Ernie Bogart, a SAWDF board member and Elgin attorney, said the Lost Pines Groundwater Conservation District denied several area landowners the right to that representation, making it vital to challenge that ruling.
Andy Meyer, a Bastrop County farmer and SAWDF board member, said the group’s goal “is to make sure the amounts exported are kept within limits that secure the long-term health of our aquifers.”
For more information, contact Gangnes at (512) 461-3179 or firstname.lastname@example.org or Bogart at (512) 281-3326 or email@example.com.
Cyrier leads legislative plan to protect groundwater
Posted: Tuesday, April 7, 2015, Elgin Courier
By Rep. John Cyrier Elgin Courier(R-Lockhart, HD 17)
The future security of our groundwater supply is one of the most important local issues for residents of Bastrop and Lee Counties. With fair reason, there has been heightened concern in recent years about the future of the Carrizo-Wilcox Aquifer.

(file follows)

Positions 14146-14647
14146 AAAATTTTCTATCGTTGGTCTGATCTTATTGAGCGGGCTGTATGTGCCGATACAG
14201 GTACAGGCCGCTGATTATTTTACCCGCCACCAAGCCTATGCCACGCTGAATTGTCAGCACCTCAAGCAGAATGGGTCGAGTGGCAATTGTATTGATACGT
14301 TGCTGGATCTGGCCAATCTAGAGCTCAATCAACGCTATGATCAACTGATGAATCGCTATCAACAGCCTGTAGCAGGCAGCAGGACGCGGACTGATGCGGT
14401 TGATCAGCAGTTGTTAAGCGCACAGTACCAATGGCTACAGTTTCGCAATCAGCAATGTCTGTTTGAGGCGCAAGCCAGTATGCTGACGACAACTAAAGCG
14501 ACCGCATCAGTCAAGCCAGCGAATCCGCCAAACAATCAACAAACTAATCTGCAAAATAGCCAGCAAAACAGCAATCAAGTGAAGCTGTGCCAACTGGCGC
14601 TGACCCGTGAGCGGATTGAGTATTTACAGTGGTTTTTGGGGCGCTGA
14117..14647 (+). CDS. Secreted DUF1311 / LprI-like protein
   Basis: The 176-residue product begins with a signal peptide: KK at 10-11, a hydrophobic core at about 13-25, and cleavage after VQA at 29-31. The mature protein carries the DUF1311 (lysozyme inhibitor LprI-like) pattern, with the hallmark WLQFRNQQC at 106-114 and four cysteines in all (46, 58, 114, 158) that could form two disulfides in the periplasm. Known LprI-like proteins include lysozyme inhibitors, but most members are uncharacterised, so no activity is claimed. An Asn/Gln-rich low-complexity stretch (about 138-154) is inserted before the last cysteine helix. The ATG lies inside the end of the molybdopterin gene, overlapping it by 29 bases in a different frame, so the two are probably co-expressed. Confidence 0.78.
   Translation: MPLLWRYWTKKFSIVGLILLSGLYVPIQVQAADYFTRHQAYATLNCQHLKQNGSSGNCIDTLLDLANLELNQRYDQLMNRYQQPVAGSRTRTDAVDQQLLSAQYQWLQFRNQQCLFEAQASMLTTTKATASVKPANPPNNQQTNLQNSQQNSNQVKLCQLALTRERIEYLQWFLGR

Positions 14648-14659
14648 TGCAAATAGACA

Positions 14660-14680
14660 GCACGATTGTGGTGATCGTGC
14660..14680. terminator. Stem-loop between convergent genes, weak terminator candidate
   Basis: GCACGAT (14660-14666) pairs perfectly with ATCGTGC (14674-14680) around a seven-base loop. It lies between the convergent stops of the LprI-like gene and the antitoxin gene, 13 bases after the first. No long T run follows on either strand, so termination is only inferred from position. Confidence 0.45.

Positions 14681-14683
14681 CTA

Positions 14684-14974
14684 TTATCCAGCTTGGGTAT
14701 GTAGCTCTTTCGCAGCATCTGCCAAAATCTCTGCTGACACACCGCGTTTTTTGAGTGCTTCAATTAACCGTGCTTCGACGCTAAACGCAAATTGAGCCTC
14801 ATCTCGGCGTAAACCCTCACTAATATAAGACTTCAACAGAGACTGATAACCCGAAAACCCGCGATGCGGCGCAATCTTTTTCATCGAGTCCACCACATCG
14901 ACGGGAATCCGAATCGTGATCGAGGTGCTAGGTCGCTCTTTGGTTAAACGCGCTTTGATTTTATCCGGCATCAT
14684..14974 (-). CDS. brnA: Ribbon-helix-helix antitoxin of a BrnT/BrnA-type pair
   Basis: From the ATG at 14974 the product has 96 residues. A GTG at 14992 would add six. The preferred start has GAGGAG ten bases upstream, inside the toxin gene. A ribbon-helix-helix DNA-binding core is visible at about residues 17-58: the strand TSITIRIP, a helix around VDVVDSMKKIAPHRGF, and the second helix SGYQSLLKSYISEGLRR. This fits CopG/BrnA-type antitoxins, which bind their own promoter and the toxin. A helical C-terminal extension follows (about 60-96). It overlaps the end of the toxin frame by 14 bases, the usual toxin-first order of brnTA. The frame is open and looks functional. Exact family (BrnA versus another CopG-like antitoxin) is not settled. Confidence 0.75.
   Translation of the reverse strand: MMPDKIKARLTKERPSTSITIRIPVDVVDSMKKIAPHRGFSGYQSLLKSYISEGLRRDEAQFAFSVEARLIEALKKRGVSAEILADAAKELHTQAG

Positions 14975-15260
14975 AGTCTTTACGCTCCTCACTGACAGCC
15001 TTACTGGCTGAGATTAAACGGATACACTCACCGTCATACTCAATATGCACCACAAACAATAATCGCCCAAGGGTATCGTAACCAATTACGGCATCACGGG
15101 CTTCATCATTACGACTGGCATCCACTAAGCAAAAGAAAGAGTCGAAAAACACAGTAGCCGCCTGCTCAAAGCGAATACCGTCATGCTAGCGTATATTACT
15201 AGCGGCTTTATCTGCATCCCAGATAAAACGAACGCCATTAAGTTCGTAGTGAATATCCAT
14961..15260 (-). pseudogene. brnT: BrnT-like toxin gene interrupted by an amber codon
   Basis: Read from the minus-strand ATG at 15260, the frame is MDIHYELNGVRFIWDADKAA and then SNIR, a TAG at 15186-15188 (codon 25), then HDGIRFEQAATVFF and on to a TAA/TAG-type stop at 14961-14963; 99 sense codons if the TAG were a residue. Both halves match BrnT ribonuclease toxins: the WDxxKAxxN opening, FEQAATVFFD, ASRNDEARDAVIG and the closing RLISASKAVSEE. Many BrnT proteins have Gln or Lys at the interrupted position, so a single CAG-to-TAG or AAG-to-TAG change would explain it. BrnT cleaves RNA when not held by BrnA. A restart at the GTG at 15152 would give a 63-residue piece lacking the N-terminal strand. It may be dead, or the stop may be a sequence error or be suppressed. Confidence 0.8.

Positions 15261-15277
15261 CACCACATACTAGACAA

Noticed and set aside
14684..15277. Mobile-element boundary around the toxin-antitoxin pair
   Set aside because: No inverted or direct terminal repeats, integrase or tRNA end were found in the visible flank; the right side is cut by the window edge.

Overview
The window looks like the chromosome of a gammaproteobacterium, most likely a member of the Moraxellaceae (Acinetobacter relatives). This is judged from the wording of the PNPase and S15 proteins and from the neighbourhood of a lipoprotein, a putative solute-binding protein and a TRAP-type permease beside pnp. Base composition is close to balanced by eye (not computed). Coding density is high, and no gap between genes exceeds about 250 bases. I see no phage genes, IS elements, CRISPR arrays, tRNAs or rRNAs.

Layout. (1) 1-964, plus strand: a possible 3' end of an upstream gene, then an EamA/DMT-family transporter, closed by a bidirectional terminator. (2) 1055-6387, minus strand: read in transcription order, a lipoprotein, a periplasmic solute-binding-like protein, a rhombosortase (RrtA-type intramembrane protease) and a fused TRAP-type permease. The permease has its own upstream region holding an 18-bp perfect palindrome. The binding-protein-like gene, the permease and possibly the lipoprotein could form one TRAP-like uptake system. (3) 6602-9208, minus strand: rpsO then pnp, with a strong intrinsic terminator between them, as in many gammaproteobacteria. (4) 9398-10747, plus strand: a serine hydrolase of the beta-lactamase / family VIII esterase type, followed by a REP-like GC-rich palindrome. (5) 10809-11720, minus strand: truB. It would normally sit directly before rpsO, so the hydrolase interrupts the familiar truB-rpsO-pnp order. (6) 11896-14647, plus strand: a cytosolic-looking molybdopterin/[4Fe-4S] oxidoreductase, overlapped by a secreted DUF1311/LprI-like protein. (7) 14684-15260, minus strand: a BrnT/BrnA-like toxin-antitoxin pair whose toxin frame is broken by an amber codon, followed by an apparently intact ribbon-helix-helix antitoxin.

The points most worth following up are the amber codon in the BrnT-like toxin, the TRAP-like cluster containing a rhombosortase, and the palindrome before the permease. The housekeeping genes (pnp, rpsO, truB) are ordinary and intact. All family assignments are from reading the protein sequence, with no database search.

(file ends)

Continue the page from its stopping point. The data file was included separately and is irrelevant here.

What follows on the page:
Efforts by municipalities and water marketing companies to pump and export groundwater to elsewhere in the state have introduced new public policy concerns for counties like Bastrop and Lee, which could be greatly affected by such projects if sensible regulations and safeguards are not put into place.
Read more of Rep. Cyrier’s opinion piece at http://www.elgincourier.com/opinion/article_4452aa00-dd37-11e4-95aa-abf408817525.html
Rep. John Cyrier (center), with Lee County Judge Paul Fischer to his left, Giddings Mayor John Dowell to his right,
and Lee County Commissioner Charles “Chappy” Murray with his back to us, sit with citizens concerned about a Lee County mega-permit
for Forestar Realty Group, at a Lost Pines Groundwater District Board meeting in 2015.
Letter to the Editor of Elgin Courier concerning formation of SAWDF and End Op permit, August 2016
Thank you to all whose public comments and emails helped persuade Lost Pines Groundwater Conservation District’s Board to once again postpone action on End Op LP’s groundwater permit. End Op intends to pipe 15 billion gallons of our water annually to Travis, Williamson or Hays County.